Date: 1300-1400
Language: Old French
Origin: plaisir, from Latin placere 'to please, be decided'


2 verb
please2 W3
1 [intransitive,transitive not in progressive] to make someone happy or satisfied:
a business that wants to please its customers
She did everything she could to please him.
Most children are eager to please.
be hard/easy/impossible etc to please
She's hard to please. Everything has to be perfect.
2 [intransitive not in progressive] used in some phrases to show that someone can do or have what they want:
She does what she pleases.
however/whatever etc you please
You can spend the money however you please.
With the Explorer pass, you can get on and off the bus as you please.

please yourself

spoken used when telling someone to do whatever they like, even though really you think they are making the wrong choice:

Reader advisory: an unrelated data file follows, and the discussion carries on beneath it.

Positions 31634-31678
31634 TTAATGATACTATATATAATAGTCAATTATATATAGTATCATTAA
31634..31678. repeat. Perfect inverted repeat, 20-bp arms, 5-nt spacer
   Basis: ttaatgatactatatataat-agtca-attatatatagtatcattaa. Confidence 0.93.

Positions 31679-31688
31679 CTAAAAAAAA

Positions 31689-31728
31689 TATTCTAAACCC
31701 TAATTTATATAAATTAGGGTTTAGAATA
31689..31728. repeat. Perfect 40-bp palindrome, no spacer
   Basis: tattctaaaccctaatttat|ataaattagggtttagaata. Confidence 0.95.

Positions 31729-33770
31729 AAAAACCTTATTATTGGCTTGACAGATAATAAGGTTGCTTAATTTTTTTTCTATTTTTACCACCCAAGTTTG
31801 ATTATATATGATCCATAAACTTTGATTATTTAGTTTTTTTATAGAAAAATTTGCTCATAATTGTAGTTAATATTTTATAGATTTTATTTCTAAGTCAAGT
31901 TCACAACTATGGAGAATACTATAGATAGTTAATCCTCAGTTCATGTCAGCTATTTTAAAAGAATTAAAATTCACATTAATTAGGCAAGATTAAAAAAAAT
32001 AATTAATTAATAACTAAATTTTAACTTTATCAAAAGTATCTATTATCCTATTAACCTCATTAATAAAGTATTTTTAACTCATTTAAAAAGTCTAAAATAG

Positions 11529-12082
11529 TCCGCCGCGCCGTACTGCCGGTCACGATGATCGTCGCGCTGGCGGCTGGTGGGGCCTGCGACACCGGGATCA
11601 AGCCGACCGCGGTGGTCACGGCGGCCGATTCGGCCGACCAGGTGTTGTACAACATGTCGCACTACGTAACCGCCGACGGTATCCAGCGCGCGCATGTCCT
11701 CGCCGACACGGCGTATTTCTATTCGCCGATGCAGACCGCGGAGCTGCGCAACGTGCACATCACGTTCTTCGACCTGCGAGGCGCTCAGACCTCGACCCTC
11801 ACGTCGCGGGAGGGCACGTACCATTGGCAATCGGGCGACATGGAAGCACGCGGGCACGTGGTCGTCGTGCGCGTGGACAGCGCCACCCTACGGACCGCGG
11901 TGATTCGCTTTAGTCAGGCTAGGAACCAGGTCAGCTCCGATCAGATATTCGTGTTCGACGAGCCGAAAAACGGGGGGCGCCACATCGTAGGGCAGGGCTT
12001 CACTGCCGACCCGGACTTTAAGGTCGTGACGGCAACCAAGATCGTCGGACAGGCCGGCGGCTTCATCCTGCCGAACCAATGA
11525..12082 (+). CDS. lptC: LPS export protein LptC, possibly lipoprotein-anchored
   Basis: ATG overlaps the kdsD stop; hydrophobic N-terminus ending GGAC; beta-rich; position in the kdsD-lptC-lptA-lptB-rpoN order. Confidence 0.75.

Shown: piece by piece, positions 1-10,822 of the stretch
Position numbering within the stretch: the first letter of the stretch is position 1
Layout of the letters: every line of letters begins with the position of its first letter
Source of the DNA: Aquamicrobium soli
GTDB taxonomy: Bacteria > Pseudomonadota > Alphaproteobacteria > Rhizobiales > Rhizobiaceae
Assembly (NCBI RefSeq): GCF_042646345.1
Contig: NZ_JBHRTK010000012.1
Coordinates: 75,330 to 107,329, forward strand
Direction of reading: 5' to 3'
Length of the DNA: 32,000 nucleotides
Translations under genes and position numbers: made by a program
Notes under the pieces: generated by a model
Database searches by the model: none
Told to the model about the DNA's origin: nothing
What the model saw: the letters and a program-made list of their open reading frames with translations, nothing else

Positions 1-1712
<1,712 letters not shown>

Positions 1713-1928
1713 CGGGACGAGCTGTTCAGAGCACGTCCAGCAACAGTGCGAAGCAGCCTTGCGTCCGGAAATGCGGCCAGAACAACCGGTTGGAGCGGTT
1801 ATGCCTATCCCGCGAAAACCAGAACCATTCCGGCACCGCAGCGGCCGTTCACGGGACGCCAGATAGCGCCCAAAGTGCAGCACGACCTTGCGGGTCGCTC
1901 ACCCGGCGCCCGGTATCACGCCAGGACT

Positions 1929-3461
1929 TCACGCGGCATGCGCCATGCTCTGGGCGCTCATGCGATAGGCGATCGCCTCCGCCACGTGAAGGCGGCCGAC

'I don't think I'll go.' 'Okay, please yourself.'

if you please

a) formal used to politely ask someone to do something:
Close the door, if you please.
b) British English used to show that you are surprised, angry, or annoyed about something:
He asked me, in my own house if you please, to leave the room!

bold/calm/cool etc as you please

British English spoken very bold, calm etc, in a way that is surprising:
He just walked in and sat down, as bold as you please.

please God

used to express a very strong hope or wish:
Everything will be all right, please God.

Dictionary results for "please"
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